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At Dhi Artspace Hyderabad, an intersection of art and craft, from crochet to kalamkari


At Dhi Artspace in Hyderabad, the Crafting the Crossroad exhibition showcases how 5 up to date artists draw inspiration from conventional crafts

At Dhi Artspace in Hyderabad, the Crafting the Crossroad exhibition showcases how 5 up to date artists draw inspiration from conventional crafts

Artworks made utilizing bamboo, crochet, beads, hand-painted kalamkari and crochet greet guests at Dhi Artspace, Hyderabad. The exhibition, titled Crafting the Crossroad, is an try to use craft as high quality art. In the method, the 5 collaborating artists try to handle questions of id in addition to showcase the historical past and cultural context of the craft. Curated by Somedutta Mallik, the exhibition places the highlight on the work of artists Chathuri Nissansala, Shruti Mahajan, Mousumi Karmakar, Rajarshi Sengupta and Susanna Bauer.

In reminiscence of Easter bombings

Chathuri Nissansala, a multidisciplinary artist from Sri Lanka, pays homage to those that misplaced their lives within the suicide bombings that shook Colombo on Easter, 2019. Her collection is titled ‘When flesh fades away, all you are left with is the memory of them’. She makes use of damaged and dismantled idols collected from the bomb assault websites and harnesses beadwork and costume-making methods of southern Sri Lanka to create artworks that may begin a dialogue concerning the unrest and violence in her nation. Her analysis took her to the brand new memorials throughout the church buildings that had been attacked, the place she noticed salvaged supplies being displayed in reminiscence of the departed. The costumes she makes use of to gown up the idols and discovered objects is a dying craft native to the Matara coastal area of Sri Lanka. Chathuri apprenticed with Somapala Pothupitiya, who’s reportedly among the many final artisans from the Navandanne group who practices the method. Keen to perceive the custom of ritualistic costume-making, Chathuri additionally needed to create a brand new discourse through the use of it to invoke a way of therapeutic and hope.

Mousumi Karmakar draws inspiration from bamboo and palm fibre fishing cages of West Bengal

Mousumi Karmakar attracts inspiration from bamboo and palm fibre fishing cages of West Bengal
| Photo Credit: Special Arrangement

Mousumi Karmakar’s work attracts inspiration from the fishing group in West Bengal. The artist from Kolkata attracts viewers’ consideration to cages made of bamboo and palm tree fibre, which some of the fishing communities use. The cage with criss-cross grid patterns, when lowered into the water, traps the fish. Mousumi makes use of bamboo and palm fibres to construct architectural fashions in addition to small portraits of the craftwork. Having grown up watching her father, a carpenter, create totally different objects, she was inclined to study to make buildings and her art observe helped her create summary sculptural kinds.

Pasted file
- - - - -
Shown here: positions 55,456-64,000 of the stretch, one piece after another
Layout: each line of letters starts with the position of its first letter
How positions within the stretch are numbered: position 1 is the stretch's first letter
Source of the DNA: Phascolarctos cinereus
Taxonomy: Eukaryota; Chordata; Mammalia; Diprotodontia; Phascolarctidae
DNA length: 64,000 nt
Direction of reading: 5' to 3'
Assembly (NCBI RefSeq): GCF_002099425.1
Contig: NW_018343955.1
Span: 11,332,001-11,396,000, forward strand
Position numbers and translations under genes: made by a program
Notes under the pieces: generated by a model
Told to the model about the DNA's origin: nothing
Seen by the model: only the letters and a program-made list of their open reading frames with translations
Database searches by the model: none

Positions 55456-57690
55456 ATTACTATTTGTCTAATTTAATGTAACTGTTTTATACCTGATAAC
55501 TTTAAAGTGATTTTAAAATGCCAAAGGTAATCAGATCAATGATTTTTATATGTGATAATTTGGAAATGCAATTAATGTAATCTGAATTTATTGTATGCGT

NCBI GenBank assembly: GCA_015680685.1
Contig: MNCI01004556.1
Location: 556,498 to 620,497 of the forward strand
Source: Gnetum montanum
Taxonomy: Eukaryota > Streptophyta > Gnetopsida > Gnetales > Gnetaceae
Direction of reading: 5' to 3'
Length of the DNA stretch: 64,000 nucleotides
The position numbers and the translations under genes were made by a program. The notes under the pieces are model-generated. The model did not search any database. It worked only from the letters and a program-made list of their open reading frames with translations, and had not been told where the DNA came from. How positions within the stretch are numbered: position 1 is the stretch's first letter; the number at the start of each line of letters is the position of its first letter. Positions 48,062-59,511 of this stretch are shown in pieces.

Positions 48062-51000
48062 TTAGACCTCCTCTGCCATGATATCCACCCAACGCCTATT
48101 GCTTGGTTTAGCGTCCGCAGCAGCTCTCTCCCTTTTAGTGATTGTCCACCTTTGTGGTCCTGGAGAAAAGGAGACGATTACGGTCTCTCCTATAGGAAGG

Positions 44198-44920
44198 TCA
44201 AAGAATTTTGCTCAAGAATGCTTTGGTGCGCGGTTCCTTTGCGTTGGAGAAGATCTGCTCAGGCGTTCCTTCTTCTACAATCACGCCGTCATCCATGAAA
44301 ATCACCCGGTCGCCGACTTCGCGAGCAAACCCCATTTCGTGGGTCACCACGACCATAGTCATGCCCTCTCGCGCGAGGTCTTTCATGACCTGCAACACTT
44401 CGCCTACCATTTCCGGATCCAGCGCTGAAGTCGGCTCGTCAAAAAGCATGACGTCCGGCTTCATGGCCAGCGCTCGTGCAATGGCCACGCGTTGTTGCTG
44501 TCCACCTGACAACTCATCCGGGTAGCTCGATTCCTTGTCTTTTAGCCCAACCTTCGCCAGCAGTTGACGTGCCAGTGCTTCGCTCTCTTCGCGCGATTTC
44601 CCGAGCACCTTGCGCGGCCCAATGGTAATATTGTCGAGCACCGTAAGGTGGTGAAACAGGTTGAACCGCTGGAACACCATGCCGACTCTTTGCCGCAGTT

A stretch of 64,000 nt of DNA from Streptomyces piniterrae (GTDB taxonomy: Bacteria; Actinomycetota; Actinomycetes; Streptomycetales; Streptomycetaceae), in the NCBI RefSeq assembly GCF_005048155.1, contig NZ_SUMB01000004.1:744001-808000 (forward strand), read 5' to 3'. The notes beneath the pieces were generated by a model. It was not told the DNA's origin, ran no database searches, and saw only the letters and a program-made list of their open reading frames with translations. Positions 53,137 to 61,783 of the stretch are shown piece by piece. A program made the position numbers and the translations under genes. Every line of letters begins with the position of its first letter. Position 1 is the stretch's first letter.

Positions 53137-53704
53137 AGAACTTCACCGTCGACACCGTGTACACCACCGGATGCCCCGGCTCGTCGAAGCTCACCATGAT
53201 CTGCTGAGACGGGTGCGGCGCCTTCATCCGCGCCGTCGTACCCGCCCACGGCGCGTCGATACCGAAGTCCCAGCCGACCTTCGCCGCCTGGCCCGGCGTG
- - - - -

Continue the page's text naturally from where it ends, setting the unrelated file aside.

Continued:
Not only a leaf

Susanna Bauer’s delicate crochet on a leaf

Susanna Bauer’s delicate crochet on a leaf
| Photo Credit: Special Arrangement

Susanna Bauer makes use of pure leaves and crochet to draw our consideration to the wonder and intricacies of the surroundings and the relationships we forge with the world. An in depth take a look at the lone leaf that’s framed and the fragile lace crochet work comes into view. The artist who hails from Germany and now works within the UK, in her assertion, reveals that handmade lace crochet on leaves is a laborious method, given the fragility of the floor materials — leaf. She makes use of high quality hooks, needles and threads to make patterns on leaves. She additionally works with crochet to be a part of and reshape leaves and type branch-like buildings.  

Rajarshi Sengupta’s kalamkari artwork

Rajarshi Sengupta’s kalamkari art work
| Photo Credit: Special Arrangement

Hand-painted kalamkari turns into the medium via which Rajarshi Sengupta displays on early settlements round water our bodies, the life of craft communities and the commerce routes. A kalamkari art work in pure dyes displayed on a desk has a number of photographs that may be considered from totally different angles. Some of the imagery in his work replicate how the kalamkari artisans wash and dye the material, the landscapes and different particulars. During his visits to kalamkari craft clusters in Machilipatnam, he discovered photographs pertaining to the seventeenth and 18th century and South East Asian cultures, made acquainted to the artisans thanks to the commerce routes. Rajarshi’s work additionally acknowledges the utilitarian side of kalamkari within the type of cushion covers and baggage. Some of his works from the collection had been exhibited at Salar Jung Museum, Hyderabad, late final 12 months.

Warp and weft

Shruti Mahajan’s work inspired by the process of weaving

Shruti Mahajan’s work impressed by the method of weaving
| Photo Credit: Special Arrangement

Shruti Mahajan takes cues from the time she spent in Maheshwar, observing expert weavers course of the warp and weft for handwoven cloth. She makes use of the weaving observe however transforms a bit of material into a piece of art by incorporating methods of smocking and delicately taking part in up a wavy, patterned border that resembles lace work. Elsewhere, she attracts over butter paper with a ball pen to give gentle and shade patterns on the floor, representing night time and day, reworking it into a bit that may be a dialog starter on the methods concerned and on craft historical past. 

( Crafting the Crossroad is on view at Dhi ArtSpace, Hyderabad, until August 21)



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